Dr Rangan Chatterjee: 3 Steps To "Core" Happiness | E129 | Transcription

Transcription for the video titled "Dr Rangan Chatterjee: 3 Steps To "Core" Happiness | E129".


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Intro (00:00)

I internalise this idea that unless I get 100% unless I win, I'm not good enough, I'm not loved. - Dr. And Broadcaster, Dr. Ronwin Chatterty. Your first book was a huge success. - My guest today is the perfect guest. - It's a really big honor to have you on my podcast. - My son, Jainen, getting sick at six months old, changed the course of my career. - You see, we need to evolve the way that we practise medicine. - Sleep deprivation is associated with pretty much every single chronic disease we have, compared to about 60 years ago, we may have lost up to 25% of our sleep. The way society is set up now is making us lonely. We've moved the way for work, we've moved away from our families, we don't have the tribes around us, and it's very, very damaging for our health. It took me ages to figure this out as a dot, so I think you can always make a change, right? You can use these moments of diversity in your life to teach you something. It's the best journey you'll ever take, but it's a journey. It's not a one hit. The first step in any change is... - So without further ado, I am Stephen Bartlett, and this is the Dyer over CEO. I hope nobody's listening, but if you are, then please keep this yourself. - Dr. Rongen Chatterjee. I have to say, I have to stop this conversation by saying it's a really big honor to have you on my podcast, because you are someone, when I started taking my podcast seriously, who I looked up to and admired for so many reasons, not because you really kind of paved the way for these long-form conversations in the UK, but because you have the same very similar subject matter and apparent interest in the conversations you have with your guests, to the point that it inspired me in a really big way to start this platform. And so when I found out that you were coming in today, it felt like a bit of a, it felt like Christmas Day for me, because the conversations you have are the things that I would spend my spare time sort of watering my brain with. So thank you first and foremost for coming in today. It's a huge privilege. - I'm receiving, I appreciate you saying that, and likewise, I feel really honored and excited to come on your show, because I think long-form conversation matters, and I don't know if there's that many people in the UK doing it, like you are, like I am, and I think you're doing great things with your show, so I'm really excited just to have a long conversation with you. I don't know where it's gonna go, but yeah, thanks for having me. - So take me back to the foundations, who are you?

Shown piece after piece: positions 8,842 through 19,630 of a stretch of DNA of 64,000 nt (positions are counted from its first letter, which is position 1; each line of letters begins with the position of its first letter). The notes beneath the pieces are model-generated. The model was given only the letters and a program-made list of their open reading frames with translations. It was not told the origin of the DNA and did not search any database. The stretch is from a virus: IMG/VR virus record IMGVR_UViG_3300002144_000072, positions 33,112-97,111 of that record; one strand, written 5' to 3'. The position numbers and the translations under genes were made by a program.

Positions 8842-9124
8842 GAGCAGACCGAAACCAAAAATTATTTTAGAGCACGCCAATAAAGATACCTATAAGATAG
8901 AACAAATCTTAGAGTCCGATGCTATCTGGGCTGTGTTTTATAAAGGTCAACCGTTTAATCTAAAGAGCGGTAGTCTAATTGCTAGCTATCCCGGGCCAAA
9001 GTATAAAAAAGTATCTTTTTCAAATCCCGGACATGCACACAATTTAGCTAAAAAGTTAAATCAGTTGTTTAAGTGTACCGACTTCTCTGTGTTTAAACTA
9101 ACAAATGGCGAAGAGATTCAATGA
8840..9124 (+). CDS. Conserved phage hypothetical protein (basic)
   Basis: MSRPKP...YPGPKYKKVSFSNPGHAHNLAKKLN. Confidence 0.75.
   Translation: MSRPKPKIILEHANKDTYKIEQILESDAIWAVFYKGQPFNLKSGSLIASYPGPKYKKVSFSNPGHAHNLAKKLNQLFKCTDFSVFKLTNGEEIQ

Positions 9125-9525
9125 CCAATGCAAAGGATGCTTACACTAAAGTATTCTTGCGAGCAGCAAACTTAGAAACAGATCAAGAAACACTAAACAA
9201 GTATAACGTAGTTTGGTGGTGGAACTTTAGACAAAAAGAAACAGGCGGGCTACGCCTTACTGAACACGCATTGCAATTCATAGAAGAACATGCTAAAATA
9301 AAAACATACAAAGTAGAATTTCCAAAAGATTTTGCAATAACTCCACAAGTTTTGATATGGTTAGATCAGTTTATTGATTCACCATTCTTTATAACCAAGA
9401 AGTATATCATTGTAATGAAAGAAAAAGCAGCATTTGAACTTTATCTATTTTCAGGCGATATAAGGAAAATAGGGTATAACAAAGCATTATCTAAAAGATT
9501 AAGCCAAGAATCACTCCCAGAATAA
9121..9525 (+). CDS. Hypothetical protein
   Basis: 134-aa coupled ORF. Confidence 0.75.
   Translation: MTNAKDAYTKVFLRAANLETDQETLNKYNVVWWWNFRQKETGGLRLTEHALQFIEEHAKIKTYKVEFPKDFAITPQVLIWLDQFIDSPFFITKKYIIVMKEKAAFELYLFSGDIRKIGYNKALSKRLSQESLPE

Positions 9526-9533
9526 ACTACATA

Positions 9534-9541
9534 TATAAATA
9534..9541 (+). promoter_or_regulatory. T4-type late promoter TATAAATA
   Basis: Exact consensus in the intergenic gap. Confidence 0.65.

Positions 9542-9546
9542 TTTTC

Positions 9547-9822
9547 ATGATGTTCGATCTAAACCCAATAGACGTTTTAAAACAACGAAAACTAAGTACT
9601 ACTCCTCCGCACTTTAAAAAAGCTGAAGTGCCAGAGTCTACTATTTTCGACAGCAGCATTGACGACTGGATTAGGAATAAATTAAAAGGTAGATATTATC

Personal Growth And Self-Awareness

Your early years (02:34)